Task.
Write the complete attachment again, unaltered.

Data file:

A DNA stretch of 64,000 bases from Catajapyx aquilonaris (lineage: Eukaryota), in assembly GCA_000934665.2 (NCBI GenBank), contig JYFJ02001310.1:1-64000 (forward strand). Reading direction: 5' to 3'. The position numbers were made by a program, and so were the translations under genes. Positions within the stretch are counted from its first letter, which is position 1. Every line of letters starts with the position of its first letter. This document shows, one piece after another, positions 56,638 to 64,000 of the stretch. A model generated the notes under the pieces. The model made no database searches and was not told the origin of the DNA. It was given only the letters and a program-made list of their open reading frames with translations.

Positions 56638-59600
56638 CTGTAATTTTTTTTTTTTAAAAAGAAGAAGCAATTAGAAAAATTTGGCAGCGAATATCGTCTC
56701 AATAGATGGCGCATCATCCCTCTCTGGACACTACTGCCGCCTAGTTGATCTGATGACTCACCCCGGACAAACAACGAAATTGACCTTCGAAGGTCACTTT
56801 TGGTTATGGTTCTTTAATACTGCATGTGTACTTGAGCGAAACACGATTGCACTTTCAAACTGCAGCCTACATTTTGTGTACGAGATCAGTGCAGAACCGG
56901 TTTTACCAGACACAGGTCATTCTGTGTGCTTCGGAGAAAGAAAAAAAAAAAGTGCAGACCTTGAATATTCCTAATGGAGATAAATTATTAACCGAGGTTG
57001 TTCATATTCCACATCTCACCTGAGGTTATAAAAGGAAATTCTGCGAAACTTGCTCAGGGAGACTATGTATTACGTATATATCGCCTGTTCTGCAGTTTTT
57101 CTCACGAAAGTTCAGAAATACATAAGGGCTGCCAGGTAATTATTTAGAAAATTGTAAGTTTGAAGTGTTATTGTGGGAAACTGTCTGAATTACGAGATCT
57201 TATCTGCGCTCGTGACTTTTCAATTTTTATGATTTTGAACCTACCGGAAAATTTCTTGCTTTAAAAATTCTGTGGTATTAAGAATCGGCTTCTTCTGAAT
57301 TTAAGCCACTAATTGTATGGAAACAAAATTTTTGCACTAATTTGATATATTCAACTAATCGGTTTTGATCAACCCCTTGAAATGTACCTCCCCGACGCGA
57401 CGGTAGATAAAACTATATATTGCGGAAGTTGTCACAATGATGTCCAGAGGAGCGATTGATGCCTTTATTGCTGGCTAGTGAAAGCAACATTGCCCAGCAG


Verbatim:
A DNA stretch of 64,000 bases from Catajapyx aquilonaris (lineage: Eukaryota), in assembly GCA_000934665.2 (NCBI GenBank), contig JYFJ02001310.1:1-64000 (forward strand). Reading direction: 5' to 3'. The position numbers were made by a program, and so were the translations under genes. Positions within the stretch are counted from its first letter, which is position 1. Every line of letters starts with the position of its first letter. This document shows, one piece after another, positions 56,638 to 64,000 of the stretch. A model generated the notes under the pieces. The model made no database searches and was not told the origin of the DNA. It was given only the letters and a program-made list of their open reading frames with translations.

Positions 56638-59600
56638 CTGTAATTTTTTTTTTTTAAAAAGAAGAAGCAATTAGAAAAATTTGGCAGCGAATATCGTCTC
56701 AATAGATGGCGCATCATCCCTCTCTGGACACTACTGCCGCCTAGTTGATCTGATGACTCACCCCGGACAAACAACGAAATTGACCTTCGAAGGTCACTTT
56801 TGGTTATGGTTCTTTAATACTGCATGTGTACTTGAGCGAAACACGATTGCACTTTCAAACTGCAGCCTACATTTTGTGTACGAGATCAGTGCAGAACCGG
56901 TTTTACCAGACACAGGTCATTCTGTGTGCTTCGGAGAAAGAAAAAAAAAAAGTGCAGACCTTGAATATTCCTAATGGAGATAAATTATTAACCGAGGTTG
57001 TTCATATTCCACATCTCACCTGAGGTTATAAAAGGAAATTCTGCGAAACTTGCTCAGGGAGACTATGTATTACGTATATATCGCCTGTTCTGCAGTTTTT
57101 CTCACGAAAGTTCAGAAATACATAAGGGCTGCCAGGTAATTATTTAGAAAATTGTAAGTTTGAAGTGTTATTGTGGGAAACTGTCTGAATTACGAGATCT
57201 TATCTGCGCTCGTGACTTTTCAATTTTTATGATTTTGAACCTACCGGAAAATTTCTTGCTTTAAAAATTCTGTGGTATTAAGAATCGGCTTCTTCTGAAT
57301 TTAAGCCACTAATTGTATGGAAACAAAATTTTTGCACTAATTTGATATATTCAACTAATCGGTTTTGATCAACCCCTTGAAATGTACCTCCCCGACGCGA
57401 CGGTAGATAAAACTATATATTGCGGAAGTTGTCACAATGATGTCCAGAGGAGCGATTGATGCCTTTATTGCTGGCTAGTGAAAGCAACATTGCCCAGCAG